Job Series Titles: (The USAJOBS selection lists all federal job vacancies for this job series.)

Supply Program Management GS-2003

This series includes positions that involve: (1) management, direction, or administration of a supply program that includes a mixture of technical supply functions; or (2) staff managerial, or administrative work primarily concerned with analyzing, developing, evaluating, or promoting improvements in the policies, plans, methods, procedures, systems, or techniques of a supply program.

The federal government employs 4,084 general supply management specialists of which 152 work overseas. The Departments of the Army, Navy, and Air Force employ 2,374 civilians followed by the Department of Defense with 783 and HHS with 285. Most of the cabinet level agencies and a few large independent agencies such as the GSA employ supply management specialists or supply system analysts.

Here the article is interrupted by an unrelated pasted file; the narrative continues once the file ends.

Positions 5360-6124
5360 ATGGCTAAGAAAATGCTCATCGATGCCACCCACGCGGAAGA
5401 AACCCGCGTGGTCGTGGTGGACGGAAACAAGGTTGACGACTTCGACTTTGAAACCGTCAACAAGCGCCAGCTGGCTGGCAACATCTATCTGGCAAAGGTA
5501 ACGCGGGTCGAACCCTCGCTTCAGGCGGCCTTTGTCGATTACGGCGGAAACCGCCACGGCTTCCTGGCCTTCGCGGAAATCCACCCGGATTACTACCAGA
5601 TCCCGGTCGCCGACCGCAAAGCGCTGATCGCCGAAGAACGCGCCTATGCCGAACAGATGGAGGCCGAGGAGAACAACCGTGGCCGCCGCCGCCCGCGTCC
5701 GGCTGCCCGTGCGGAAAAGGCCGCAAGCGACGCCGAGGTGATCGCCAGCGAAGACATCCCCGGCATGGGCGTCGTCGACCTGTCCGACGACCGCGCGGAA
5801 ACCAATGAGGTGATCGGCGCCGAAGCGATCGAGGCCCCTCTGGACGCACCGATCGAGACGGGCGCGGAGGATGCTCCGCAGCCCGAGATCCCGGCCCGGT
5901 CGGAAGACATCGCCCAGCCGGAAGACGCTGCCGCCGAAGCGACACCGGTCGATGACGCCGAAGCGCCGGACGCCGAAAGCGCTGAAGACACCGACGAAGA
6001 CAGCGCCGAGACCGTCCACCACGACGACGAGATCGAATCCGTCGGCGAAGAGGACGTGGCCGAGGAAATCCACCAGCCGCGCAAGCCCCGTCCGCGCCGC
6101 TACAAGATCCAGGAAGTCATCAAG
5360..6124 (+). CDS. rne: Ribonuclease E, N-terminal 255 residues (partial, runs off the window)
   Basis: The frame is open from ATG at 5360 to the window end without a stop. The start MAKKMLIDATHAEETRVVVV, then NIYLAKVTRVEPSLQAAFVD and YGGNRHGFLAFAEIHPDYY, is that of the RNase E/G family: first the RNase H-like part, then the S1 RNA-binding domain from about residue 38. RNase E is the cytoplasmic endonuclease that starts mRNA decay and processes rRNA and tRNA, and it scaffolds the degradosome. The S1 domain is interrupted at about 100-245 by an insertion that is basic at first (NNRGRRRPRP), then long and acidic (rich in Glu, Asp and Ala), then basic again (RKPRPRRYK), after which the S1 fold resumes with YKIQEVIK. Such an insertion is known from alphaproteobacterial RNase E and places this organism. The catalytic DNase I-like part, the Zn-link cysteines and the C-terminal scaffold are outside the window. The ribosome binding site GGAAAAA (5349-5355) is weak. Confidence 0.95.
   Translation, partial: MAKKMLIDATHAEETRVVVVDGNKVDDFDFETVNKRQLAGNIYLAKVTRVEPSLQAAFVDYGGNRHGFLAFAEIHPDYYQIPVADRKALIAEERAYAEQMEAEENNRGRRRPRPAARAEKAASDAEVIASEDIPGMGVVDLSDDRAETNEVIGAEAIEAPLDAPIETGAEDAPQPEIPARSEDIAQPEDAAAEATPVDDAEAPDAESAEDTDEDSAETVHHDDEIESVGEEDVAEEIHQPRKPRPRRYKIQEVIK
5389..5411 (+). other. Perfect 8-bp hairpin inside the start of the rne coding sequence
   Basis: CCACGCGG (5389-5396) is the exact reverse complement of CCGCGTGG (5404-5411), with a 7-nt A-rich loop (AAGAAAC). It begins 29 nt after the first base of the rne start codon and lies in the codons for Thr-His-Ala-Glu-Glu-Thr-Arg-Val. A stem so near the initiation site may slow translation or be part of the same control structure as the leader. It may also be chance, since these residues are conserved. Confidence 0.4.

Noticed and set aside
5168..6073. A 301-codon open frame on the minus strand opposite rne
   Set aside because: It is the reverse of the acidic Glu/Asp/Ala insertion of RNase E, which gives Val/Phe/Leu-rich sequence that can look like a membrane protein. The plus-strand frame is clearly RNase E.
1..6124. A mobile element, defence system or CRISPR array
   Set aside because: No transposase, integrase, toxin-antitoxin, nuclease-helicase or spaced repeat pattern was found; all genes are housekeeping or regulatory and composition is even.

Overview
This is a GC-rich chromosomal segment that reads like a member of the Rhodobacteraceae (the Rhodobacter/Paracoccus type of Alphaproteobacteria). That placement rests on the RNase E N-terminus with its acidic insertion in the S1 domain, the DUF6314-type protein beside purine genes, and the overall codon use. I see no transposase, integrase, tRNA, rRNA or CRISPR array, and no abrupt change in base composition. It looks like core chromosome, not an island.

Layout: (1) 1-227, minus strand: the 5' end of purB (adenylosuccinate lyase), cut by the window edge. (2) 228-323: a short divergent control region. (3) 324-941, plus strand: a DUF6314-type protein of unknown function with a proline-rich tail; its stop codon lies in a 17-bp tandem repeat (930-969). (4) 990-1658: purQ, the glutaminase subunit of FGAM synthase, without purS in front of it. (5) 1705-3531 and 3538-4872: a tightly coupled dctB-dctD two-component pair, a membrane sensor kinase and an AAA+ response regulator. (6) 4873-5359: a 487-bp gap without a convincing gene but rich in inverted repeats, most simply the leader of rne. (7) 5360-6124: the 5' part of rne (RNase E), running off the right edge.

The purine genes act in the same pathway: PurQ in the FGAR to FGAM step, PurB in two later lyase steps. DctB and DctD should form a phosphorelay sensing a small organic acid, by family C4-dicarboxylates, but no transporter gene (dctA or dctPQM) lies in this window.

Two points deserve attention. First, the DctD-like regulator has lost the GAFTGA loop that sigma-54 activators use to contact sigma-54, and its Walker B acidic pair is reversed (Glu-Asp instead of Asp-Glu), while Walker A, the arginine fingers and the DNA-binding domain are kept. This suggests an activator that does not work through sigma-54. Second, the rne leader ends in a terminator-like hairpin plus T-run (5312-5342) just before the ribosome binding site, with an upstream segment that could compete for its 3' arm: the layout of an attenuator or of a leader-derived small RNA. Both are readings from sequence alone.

Positions in this series are concerned with the overall management, or staff work related to overall management, of a supply program encompassing two or more of the technical supply activities included in the GS-2000 Group. The technical supply areas are Inventory Management, Distribution Facilities and Storage Management, Packaging, and Cataloging. The paramount knowledge requirements relate to management of supply programs involving technical work in the GS-2000 Group.

Positions in this series deal with supply management in terms of broad, overall program responsibilities. Thus, incumbents must have a broad understanding of an interrelated chain of activities involving the process of supply, not as an assortment of individual and separate functions. Often, this understanding extends from the conception or acquisition of a new item through storage, distribution, property utilization, consumption, or disposal.